I can only point out a curious fact. Year after year the Nobel Awards bring a moment of happiness not only to the recipients, not only to colleagues and friends of the recipients, but even to strangers.
Humans love truth and justice, and rejoice in ceremonies that honor those qualities. For that sentiment we should indeed thank God.
That's the nice thing about doing research. Whatever you do is novel, so you always have this sense of novelty, even if you are only using a new gadget.
Virus particles contain single molecules of nucleic acid.
Different viral species contain nucleic acids that differ not only in length and nucleotide sequence but in many unexpected ways as well.
Actually, my correspondent's language is better than mine. He can put his sentiment into words.
Physical studies of DNA had, of course, been under way for some years before analysis of virus particles began.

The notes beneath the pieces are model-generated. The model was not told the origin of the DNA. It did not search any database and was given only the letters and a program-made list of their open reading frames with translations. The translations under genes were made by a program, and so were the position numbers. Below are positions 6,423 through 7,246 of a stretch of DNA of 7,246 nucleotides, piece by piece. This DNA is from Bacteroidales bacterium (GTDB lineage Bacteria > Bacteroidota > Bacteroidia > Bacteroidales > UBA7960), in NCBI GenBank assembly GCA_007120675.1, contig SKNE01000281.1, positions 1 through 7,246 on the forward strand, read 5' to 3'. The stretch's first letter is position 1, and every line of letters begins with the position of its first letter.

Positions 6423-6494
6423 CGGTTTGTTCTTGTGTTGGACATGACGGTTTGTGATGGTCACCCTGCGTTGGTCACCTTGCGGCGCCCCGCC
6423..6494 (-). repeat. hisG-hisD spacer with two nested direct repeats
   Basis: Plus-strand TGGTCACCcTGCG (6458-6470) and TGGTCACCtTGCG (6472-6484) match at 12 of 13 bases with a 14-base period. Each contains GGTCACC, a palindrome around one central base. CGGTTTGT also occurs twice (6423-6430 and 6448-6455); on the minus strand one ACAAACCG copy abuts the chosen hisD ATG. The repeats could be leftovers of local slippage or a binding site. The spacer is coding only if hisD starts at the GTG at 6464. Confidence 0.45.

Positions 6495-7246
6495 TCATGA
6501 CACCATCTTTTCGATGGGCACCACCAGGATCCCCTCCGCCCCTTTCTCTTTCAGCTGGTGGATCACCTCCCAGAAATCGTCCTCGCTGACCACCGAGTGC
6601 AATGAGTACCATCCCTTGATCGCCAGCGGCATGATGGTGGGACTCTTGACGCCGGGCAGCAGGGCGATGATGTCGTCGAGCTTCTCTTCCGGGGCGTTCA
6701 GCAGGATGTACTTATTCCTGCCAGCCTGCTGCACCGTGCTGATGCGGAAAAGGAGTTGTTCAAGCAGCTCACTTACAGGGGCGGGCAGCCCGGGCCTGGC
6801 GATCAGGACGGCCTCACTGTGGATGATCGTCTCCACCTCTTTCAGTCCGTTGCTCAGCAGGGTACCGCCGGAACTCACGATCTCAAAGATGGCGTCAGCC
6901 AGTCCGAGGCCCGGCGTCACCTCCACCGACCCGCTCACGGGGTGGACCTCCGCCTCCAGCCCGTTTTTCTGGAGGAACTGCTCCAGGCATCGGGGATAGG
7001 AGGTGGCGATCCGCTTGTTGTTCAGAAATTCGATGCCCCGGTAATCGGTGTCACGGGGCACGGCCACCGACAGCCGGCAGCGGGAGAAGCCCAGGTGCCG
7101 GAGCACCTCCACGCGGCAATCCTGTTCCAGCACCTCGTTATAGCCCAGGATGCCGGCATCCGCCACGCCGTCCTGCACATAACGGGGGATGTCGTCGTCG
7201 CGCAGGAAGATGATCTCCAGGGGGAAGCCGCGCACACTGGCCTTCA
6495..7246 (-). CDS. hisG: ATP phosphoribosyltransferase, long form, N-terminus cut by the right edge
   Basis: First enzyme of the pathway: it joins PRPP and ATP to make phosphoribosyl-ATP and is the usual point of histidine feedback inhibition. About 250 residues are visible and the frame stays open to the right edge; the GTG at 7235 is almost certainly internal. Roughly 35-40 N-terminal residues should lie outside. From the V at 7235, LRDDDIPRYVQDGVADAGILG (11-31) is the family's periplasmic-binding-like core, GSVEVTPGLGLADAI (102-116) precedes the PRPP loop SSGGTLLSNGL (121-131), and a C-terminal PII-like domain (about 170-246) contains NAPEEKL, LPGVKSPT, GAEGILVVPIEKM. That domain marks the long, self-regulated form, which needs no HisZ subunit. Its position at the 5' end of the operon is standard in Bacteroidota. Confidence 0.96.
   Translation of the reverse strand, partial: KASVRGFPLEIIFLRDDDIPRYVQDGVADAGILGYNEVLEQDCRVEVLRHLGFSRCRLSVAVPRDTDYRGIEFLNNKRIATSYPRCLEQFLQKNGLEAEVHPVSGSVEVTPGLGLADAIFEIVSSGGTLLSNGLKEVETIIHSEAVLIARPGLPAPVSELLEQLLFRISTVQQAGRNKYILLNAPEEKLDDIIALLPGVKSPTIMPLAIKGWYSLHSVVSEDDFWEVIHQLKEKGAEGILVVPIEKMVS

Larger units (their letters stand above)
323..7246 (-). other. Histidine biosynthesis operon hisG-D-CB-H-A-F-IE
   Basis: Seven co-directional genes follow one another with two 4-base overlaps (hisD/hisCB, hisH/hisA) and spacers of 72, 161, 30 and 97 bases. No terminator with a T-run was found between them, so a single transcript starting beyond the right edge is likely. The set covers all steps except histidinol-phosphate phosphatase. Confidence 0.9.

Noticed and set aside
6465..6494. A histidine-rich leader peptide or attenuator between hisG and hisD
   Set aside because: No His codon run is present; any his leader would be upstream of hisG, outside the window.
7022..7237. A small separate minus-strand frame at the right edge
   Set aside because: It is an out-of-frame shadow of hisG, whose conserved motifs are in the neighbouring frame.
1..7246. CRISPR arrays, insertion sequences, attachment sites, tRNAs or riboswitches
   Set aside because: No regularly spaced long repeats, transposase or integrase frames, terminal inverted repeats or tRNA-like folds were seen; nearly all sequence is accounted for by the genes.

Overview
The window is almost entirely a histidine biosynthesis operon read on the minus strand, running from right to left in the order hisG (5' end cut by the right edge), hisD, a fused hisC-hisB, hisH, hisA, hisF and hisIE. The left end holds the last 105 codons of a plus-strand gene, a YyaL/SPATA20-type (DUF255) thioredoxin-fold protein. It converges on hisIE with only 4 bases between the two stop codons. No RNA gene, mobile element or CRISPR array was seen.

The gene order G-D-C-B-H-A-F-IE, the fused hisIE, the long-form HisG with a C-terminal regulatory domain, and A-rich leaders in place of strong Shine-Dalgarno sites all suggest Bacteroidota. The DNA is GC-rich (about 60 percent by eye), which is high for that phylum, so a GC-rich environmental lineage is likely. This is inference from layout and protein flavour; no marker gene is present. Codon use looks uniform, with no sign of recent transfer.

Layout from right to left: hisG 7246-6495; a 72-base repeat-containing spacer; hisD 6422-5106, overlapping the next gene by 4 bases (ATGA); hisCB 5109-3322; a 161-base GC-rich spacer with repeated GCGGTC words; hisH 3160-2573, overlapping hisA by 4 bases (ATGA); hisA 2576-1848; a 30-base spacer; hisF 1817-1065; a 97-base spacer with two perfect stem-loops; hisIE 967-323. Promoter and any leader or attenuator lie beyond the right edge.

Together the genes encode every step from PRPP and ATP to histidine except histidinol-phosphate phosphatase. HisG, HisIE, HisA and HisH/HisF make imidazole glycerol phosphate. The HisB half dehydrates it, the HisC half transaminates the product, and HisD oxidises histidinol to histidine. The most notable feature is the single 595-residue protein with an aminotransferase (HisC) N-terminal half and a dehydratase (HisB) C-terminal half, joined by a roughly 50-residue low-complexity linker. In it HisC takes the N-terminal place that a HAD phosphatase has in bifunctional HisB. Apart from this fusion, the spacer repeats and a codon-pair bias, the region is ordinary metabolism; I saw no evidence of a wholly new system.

Joseph Mandell and I began by attempting to make chromatography of DNA work.
Year after year, the Nobel Awards bring a moment of happiness not only to the recipients, not only to colleagues and friends of the recipients, but even to strangers.
Of course there are depressing periods when nothing appears to be happening. But whenever anything was happening, and even when nothing was happening, it was fun just to do phage experiments.
When I began playing around at being a physical chemist, I enjoyed very much doing work on the structure of DNA molecules, something which I would never have dreamed of doing before I started.